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Re: [XHTML 2.0] emphesis

From: Jonathan Worent <jworent@yahoo.com>
Date: Mon, 3 Jul 2006 15:40:11 -0700 (PDT)
Message-ID: <20060703224011.93984.qmail@web32203.mail.mud.yahoo.com>
To: HTML Mailing List <www-html@w3.org>

--- Jonathan Worent <jworent@yahoo.com> wrote:

> --- Alexandre Alapetite <alexandre@alapetite.net>
> wrote:
> 
> > 
> > 
> > Hi,
> > 
> > 1) Concerning the levels of emphasis, the current
> > XHTML 1.x allows  
> > imbrications of several <strong> and/or <em> tags.
> > Although I
> > am not aware of any browser taking advantage per
> > default of this fact, you  
> > can perfectly create a CSS style to render
> > <strong><strong>test</strong></strong> in a
> > different way than  
> > <strong>test</strong>, and this is in my opinion
> > easier than with
> > various levels. Furthermore, this existing
> behaviour
> > is imho stronger than  
> > the proposed level attribute, when considering
> > longer
> > sentences, where the default text is at level 0, a
> > part of the sentence at  
> > level 1 and one word at level 2:
> > 
> >   <p>This is a sentence where I <strong>say
> > something <strong>very</strong>  
> > important</strong>!</p>
> > 
> > Then in CSS, you could have something such as:
> > 
> >   p {
> >    font-size:medium;
> >    voice-volume:soft;
> >   }
> >   strong {
> >    font-size:120%
> >    voice-volume:200%;
> >   }
> > 
> > Tested with success with Opera 9 (using
> > -xv-voice-volume:).
> 
> One of the reasons for suggesting this is so the
> level
> of emphesis is explicit. Rather that relying on css
> which may or may not be interpreted. But while we're
> on the subject... CSS Attribure Selectors will do
> the
> trick more efficiently imho
>
(http://www.w3.org/TR/CSS21/selector.html#attribute-selectors).
> 
> > 
> > 2) In my understanding, <strong> and <em> have two
> > different semantic  
> > meanings. 
> 
> To quote the HTML 4.01 spec
>
(http://www.w3.org/TR/html4/struct/text.html#h-9.2.1)
> "EM: indicates emphesis. STRONG: Indicates stronger
> emphesis.

I must apologize. I quoted the wrong documentation.
The XHTML 2.0 spec does <strong> and <em> different
semantics.
"The em element indicates emphasis for its contents."
"The strong element indicates higher importance for
its contents than that of the surrounding content."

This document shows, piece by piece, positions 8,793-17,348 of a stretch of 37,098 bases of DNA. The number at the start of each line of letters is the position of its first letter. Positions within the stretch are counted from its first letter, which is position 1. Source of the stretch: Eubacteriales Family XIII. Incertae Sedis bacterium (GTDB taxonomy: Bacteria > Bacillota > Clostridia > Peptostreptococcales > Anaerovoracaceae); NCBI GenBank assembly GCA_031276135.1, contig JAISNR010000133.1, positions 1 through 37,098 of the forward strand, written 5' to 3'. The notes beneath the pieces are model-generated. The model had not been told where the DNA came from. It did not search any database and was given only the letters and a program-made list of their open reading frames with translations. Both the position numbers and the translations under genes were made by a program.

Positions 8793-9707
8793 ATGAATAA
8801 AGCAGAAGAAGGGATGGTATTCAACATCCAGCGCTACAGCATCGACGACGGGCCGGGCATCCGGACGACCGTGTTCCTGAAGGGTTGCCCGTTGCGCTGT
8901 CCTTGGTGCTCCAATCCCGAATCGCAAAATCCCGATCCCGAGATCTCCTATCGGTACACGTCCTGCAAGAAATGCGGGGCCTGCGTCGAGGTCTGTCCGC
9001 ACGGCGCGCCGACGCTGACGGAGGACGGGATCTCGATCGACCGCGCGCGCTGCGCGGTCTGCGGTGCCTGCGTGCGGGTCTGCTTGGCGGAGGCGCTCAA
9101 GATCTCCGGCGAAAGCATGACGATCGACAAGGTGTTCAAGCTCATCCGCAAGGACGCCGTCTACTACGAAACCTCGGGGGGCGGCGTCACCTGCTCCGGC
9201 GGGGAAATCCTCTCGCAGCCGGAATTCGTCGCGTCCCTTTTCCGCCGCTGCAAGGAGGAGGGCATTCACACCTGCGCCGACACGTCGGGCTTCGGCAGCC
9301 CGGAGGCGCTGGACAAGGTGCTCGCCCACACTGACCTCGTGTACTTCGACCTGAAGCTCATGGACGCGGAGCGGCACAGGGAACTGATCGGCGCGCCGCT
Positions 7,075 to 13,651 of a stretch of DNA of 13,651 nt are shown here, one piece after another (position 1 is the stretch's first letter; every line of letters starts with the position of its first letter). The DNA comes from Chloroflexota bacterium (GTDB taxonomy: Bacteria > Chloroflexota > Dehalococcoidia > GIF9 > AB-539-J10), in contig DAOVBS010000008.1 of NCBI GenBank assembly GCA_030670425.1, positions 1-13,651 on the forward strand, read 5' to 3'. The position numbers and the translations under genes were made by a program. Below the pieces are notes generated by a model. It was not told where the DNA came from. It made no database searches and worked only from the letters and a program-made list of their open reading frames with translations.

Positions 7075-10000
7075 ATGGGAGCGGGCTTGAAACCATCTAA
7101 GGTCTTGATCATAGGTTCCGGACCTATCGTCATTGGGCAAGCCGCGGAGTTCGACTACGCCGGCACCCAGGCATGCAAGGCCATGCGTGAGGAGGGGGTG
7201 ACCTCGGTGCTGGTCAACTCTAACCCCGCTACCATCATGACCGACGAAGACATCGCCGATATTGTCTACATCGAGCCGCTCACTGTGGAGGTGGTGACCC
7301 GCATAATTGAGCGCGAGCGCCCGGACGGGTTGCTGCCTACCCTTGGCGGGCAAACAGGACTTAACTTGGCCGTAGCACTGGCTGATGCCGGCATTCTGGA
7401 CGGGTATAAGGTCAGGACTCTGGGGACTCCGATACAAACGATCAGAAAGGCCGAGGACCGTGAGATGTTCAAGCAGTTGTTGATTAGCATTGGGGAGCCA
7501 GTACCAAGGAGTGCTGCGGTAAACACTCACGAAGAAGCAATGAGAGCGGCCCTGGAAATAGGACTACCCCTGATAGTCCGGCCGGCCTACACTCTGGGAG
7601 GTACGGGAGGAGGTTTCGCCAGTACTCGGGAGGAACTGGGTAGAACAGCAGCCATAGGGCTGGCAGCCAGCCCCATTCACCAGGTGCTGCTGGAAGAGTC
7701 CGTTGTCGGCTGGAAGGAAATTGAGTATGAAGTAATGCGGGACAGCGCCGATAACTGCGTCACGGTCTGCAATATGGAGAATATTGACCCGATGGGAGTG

After reading this I think both <strong> and <em> can
benefit from the level attribute. <em>, as already
stated, would use it to indicate different levels of
emphesis including de-emphesis. If <strong> indicates
greater importance, than there should be something to
indicate how much more important as well as a
mechanism to indicate less importance. A level
attribute would do this very well.

> 
> >I usually use <strong> to highlight
> > something
> > more important than the rest of the text, and <em>
> > to highlight something  
> > that is different (e.g. strange, not expected,
> > funny,
> > different context...) than the rest of the text.
> For
> > me, making an analogy  
> > with the human voice, or CSS speech, <strong>
> would
> > be the loudness (voice-volume), while <em> would
> be
> > the style of the voice  
> > (e.g. voice-pitch).
> > 
> > Cordially,
> > Alexandre
> > http://alexandre.alapetite.net
> > 
> > 
> > ---- Original Message ----
> > From: Jonathan Worent <jworent@yahoo.com>
> > Date: Tue, 20 Jun 2006 11:42:53 -0700 (PDT)
> > Message-ID:
> >
>
<20060620184253.1793.qmail@web32204.mail.mud.yahoo.com>
> > To: www-html@w3.org
> > 
> > I would like to suggest a change to the way
> empehsis
> > is coded. Instead of  
> > either <strong> and <em> I suggest
> > $lt;em
> > level="#">. "#" Represents the level of emphesis
> > either positivly or  
> > negatively. It would need to be agreed upon a
> limit
> > to
> > the levels for obvious reasons. I suggest 5.
> > 
> > 
> > Currently there are only two levels of emphesis.
> If
> > you want to give  
> > something more or less emphesis you have to use
> css.
> > To get
> > the proper effect you must account for that both
> > visually and auraly. But  
> > what happens if the css is ignored? You're back to
> > two
> > levels of emphesis and you lose the desired
> effect.
> > 
> > I suggest negitive levels to allow de-emphesis.
> > Something that is  
> > currently lacking.
> > 
> > As an example lest say you are writing out a
> > transcript of a podcast (as  
> > per the WCAG) There is no way to mark-up if
> > something
> > is whispered, empesized, or yelled.
> > 
> > Also, strong is just a stronger emphesis. Its
> > redundant to have multiple  
> > tags.
> > 
> > 
> > 
> > 
> 
> 
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Received on Monday, 3 July 2006 22:40:21 GMT

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